Mr Morrison told Channel Nine he did not think the measure was needed anymore.

“It is one of the things I will be changing pretty quickly,” Mr Morrison told Channel Nine this morning after facing a question on it from a viewer.

Deputy Prime Minister Michael McCormack said overturning the previous policy it was a “pragmatic, sensible move”.

“I think if you are a tradie, or a brickie or a shearer in rural and regional Australia you don’t want some suit in Canberra telling you you are going to have to work until you’re 70,” Mr McCormack told Sky.

“It’s hard, back-breaking work what a lot of our people do and I think being told that they are going to have to work until 70 I think was probably a step too far.”

It is the first major policy backdown Mr Morrison has made since becoming PM.

“I was going to say this next week, but I may as well say it here, I have already consulted my colleagues on that and next week Cabinet will be ratifying a decision to reverse taking the retirement age to 70.

It will remain at 67, which is what Labor increased it to.

“The pension age going to 70, gone,” Mr Morrison said.

The pension age has already started going up from 65.

People turning 66 in the first half of next year will have to wait until July to qualify for the pension.

The next stage kicks in from July 2021 when the age to qualify for the age pension goes up to 66 years and six months.


By The new spokesman for Western Australia’s public high school principals has a simple message for parents behaving badly at schools, writes the ABC’s Rebecca Carmody

“Stop treating schools like they’re the enemy and start working with them.”

Armando Giglia is the new president of the WA Secondary School Executives Association (WASSEA), which represents principals and deputies at the state’s 166 public high schools.

In his first comments in the role, the teacher of almost 40 years has taken aim at pushy and disrespectful parents, claiming some see schools as an easy target and often spoil for a fight.

Mr Giglia said while 95 per cent of parents did the right thing, the remaining 5 per cent had become a significant problem for school leaders, putting them under unnecessary strain.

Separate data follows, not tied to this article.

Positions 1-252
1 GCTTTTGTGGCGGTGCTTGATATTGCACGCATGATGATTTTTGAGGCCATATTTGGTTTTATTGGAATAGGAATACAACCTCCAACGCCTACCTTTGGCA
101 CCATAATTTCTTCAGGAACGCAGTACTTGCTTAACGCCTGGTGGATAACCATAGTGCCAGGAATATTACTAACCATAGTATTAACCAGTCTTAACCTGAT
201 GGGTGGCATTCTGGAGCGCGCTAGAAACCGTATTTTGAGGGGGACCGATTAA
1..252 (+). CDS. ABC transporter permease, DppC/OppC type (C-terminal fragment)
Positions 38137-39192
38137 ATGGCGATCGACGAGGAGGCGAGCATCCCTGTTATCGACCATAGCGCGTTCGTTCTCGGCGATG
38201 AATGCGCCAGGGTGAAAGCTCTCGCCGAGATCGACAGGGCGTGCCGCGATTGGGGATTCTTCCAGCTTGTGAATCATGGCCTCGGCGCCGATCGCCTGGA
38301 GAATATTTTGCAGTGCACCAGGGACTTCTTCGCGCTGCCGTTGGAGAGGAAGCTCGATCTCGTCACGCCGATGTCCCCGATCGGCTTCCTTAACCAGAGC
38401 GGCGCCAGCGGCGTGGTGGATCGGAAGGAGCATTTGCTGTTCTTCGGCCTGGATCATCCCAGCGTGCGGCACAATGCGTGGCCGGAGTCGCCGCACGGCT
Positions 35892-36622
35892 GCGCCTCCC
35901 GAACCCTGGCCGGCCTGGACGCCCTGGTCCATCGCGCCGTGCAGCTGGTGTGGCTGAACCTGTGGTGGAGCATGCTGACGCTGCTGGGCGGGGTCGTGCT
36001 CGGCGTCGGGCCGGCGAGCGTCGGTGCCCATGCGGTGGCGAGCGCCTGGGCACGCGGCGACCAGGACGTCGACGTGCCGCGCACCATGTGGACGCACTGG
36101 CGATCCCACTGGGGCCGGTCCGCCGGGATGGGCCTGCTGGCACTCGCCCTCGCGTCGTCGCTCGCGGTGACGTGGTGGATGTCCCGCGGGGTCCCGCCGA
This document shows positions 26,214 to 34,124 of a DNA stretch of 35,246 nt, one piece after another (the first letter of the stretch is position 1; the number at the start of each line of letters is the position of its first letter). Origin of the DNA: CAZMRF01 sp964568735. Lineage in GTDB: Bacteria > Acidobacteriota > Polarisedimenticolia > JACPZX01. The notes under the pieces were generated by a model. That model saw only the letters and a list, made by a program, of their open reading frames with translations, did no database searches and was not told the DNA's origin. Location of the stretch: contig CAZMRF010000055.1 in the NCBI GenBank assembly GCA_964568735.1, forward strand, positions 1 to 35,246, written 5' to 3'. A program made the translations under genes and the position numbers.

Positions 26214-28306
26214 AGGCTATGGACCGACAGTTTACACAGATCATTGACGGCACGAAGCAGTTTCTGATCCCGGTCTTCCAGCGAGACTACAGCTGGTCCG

“They’re sometimes quite fired up and they’ll abuse front office staff, they’ll abuse anyone who comes within reach of them basically,” he said.

“They’ll post things online, rather than coming in and talking.

“They’ll try and send things through to a regional office or to the minister’s office without actually bothering to come to the school first, which creates its own angst for the school, when really a civil approach to the school in the first place would have worked it all out.

“But some people don’t want that concern to really be sorted out, what they’re after is a bit of a stoush and I don’t know why.”

Mr Giglia took up his new role in May, relinquishing his position as foundation principal of Butler College, one of the biggest high schools in WA.

Before then he was principal at Mirrabooka Senior High School from 2002-2011 and deputy at Geraldton Senior High School, in a teaching career that began in 1979.

Mr Giglia said while this group of troublesome parents was happy to “argue the toss on anything”, they mostly complained about their children’s results, homework and the meting out of punishment.

“Some of the parents don’t understand the things their kids could get up to,” he said.

“‘My little Johnny is never wrong, my little Johnny would never do that,’ and yet we know that they do.

“I’ve been in situations where we’ve actually shown parents video evidence of something happening … and they still deny that it could have been them or [they believe] somebody must have pushed their child into doing it.”

“They don’t want to accept responsibility.”


This daily news roundup is curated with stories from ABC NEWS.